Culture Jam Assignment – Michelle Chan

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This is an advertisement for emergency contraception called Plan B One-Step. I chose this particular advert for three reasons. 

(1) “Unprotected sex” – I challenge that we problematize the words “unprotected sex”. “Unprotected sex” implies that one did not do enough to ‘protect’ oneself from the possibility of becoming unintendedly pregnant. To take this a step further, a woman (which I am using to mean a biological female who is at risk of being pregnant) who has “unprotected sex” can be blamed implicitly  for potentially being pregnant because she was irresponsible or had not planned accordingly. This is problematic as there are multiple reasons an individual may need emergency birth control such as sexual assault or birth control failure. For example, one cannot plan to be assaulted with “unprotected sex” and thus I challenge the term. 

(2) The image – Aside from the text, the image in this advert is one of an African American woman. I acknowledge that this may be only one image of several the company generated rather than solely featuring racialized-colored people. The important intersections of race and sexuality need to be considered. In the United States, where drug advertisements are permitted we need to acknowledge the historical and present-day contextual simulacra of African American women. Images of African American women have at times been signified as poor, licentious, and irresponsible. These signifiers reinforce the “unprotected sex” implications  of irresponsibility briefly touched on above. 

(3) “Plan B” – The concept of “Plan B” has traditionally been thought of as a back-up plan. Again, this reinforces the implications of “unprotected sex” unpreparedness and irresponsibility. I challenge “Plan B” as a woman who does not plan accordingly and thus needs a back-up plan. This medication is a form of birth control which some people may use as their sole form of fertility control rather than a back-up plan. Some people may have planned to use “Plan B” primarily and are thus taking some sort of control over their fertility rather than being irresponsible or unprepared.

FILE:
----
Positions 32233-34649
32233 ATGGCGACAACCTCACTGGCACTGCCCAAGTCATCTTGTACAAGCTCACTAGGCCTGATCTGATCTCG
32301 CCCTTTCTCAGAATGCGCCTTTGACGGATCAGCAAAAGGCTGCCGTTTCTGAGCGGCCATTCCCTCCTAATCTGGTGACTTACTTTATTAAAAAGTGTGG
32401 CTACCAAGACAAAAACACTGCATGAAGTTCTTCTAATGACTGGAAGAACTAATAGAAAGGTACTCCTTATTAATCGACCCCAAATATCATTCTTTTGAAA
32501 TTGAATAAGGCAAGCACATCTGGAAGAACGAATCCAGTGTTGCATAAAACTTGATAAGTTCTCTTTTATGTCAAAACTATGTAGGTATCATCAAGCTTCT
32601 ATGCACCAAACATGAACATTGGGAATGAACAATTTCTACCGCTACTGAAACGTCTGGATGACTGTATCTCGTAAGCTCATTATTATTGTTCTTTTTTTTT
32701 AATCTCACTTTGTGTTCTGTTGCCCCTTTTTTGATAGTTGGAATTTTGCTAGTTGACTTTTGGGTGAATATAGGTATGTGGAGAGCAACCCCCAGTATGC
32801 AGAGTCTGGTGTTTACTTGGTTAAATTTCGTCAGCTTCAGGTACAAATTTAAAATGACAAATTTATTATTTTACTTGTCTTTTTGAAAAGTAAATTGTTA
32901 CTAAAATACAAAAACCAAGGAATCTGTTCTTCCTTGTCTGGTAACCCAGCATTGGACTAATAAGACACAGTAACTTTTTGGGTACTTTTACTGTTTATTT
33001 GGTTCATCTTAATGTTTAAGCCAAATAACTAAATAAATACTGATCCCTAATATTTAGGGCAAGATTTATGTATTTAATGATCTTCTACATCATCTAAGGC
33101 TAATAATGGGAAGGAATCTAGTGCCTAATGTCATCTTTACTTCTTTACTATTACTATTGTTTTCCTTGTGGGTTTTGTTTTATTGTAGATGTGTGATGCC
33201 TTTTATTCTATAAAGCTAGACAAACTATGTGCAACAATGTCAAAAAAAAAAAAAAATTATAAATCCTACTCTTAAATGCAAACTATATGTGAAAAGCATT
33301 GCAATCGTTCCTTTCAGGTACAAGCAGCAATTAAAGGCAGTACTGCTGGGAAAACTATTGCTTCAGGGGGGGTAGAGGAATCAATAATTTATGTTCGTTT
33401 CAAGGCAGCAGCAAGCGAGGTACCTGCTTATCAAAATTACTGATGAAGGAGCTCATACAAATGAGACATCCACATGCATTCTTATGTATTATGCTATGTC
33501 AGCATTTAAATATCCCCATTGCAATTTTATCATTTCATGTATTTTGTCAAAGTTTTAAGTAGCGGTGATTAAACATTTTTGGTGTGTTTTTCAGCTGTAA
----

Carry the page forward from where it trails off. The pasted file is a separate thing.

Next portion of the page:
Jamming the three points above:

(1) “Unprotected sex” is changed to “condomless intercourse”. Condomless intercourse does not suggest the same implications as “unprotected sex”. Unlike “unprotected sex”, condomless intercourse does not lay implicit blame to any persons involved. Condomless intercourse is a term borrowed from the HIV+ population who are actively attempting to expand their families. Condomless intercourse is a term used, literally, for condomless intercourse. There are no similar implications to blame, planning, or responsibility relative to “unprotected sex”. 

(2) The image of the African American woman has been exchanged with the silhouette of a woman. I understand that this is not entirely inclusive, as trans-individuals are not included to expand the ideas of unintended pregnancy. However, for the purposes of this particular advertisement geared toward biological females at risk of being pregnant, I utilized the silhouette of a woman. This vague silhouette in grey-beige moves away from racialized simulacra of an individual who may need emergency contraception. The silhouette allows one to think of themselves potentially needing emergency contraception regardless of their genetic racialized make-up. 

(3) “Plan B” was changed to “on-demand contraception”. I had initially changed it to “emergency contraception” but felt that such terms were too medicalized and jargoned. Additionally, after further reflection, the implications of “emergency” may also imply that one did not plan accordingly or do things ‘properly’ and inadvertently reinforce the problematic “unprotected sex” term. Therefore, “on-demand” (although not the best choice of words, but I could not think of anything else at this time) was utilized. However, “on-demand” closely matches the concept of using this particular medication as one may need or want to. The words “birth control” were initially used instead of contraception as this is a synonym for contraception. However, the “control” part of birth control can inadvertently imply a woman is not taking responsibility if she is not in “control” of her fertility. Again, drawing on the example of sexual assault, if a woman was in “control” she would not have had “unprotected sex” laying implicit blame on her once again. Thus, I ended up using the word medical jargon word contraception without the same implications of control.